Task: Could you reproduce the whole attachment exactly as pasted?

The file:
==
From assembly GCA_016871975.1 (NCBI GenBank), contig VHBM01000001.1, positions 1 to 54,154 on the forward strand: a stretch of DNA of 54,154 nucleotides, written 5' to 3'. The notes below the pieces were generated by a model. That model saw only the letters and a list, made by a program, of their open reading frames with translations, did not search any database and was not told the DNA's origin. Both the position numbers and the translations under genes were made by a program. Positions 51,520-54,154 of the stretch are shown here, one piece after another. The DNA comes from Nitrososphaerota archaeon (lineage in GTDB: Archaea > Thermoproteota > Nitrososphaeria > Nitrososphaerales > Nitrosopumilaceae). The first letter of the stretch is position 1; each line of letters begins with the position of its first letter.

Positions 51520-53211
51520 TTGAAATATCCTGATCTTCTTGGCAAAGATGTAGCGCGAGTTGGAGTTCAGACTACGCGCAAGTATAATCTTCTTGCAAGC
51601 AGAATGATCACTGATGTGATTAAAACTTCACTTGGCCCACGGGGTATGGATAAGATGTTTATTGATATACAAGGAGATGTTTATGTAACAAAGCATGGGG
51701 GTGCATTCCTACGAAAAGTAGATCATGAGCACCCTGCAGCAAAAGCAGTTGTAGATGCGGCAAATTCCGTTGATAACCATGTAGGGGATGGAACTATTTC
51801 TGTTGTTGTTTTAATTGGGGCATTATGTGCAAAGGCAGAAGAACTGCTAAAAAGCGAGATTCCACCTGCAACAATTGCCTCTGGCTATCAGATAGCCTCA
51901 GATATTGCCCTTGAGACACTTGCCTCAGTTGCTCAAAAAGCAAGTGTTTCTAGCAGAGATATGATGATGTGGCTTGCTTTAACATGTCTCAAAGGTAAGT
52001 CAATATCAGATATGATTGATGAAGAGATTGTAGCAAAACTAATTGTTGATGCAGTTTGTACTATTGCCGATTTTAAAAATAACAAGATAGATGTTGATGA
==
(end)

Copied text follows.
From assembly GCA_016871975.1 (NCBI GenBank), contig VHBM01000001.1, positions 1 to 54,154 on the forward strand: a stretch of DNA of 54,154 nucleotides, written 5' to 3'. The notes below the pieces were generated by a model. That model saw only the letters and a list, made by a program, of their open reading frames with translations, did not search any database and was not told the DNA's origin. Both the position numbers and the translations under genes were made by a program. Positions 51,520-54,154 of the stretch are shown here, one piece after another. The DNA comes from Nitrososphaerota archaeon (lineage in GTDB: Archaea > Thermoproteota > Nitrososphaeria > Nitrososphaerales > Nitrosopumilaceae). The first letter of the stretch is position 1; each line of letters begins with the position of its first letter.

Positions 51520-53211
51520 TTGAAATATCCTGATCTTCTTGGCAAAGATGTAGCGCGAGTTGGAGTTCAGACTACGCGCAAGTATAATCTTCTTGCAAGC
51601 AGAATGATCACTGATGTGATTAAAACTTCACTTGGCCCACGGGGTATGGATAAGATGTTTATTGATATACAAGGAGATGTTTATGTAACAAAGCATGGGG
51701 GTGCATTCCTACGAAAAGTAGATCATGAGCACCCTGCAGCAAAAGCAGTTGTAGATGCGGCAAATTCCGTTGATAACCATGTAGGGGATGGAACTATTTC
51801 TGTTGTTGTTTTAATTGGGGCATTATGTGCAAAGGCAGAAGAACTGCTAAAAAGCGAGATTCCACCTGCAACAATTGCCTCTGGCTATCAGATAGCCTCA
51901 GATATTGCCCTTGAGACACTTGCCTCAGTTGCTCAAAAAGCAAGTGTTTCTAGCAGAGATATGATGATGTGGCTTGCTTTAACATGTCTCAAAGGTAAGT
52001 CAATATCAGATATGATTGATGAAGAGATTGTAGCAAAACTAATTGTTGATGCAGTTTGTACTATTGCCGATTTTAAAAATAACAAGATAGATGTTGATGA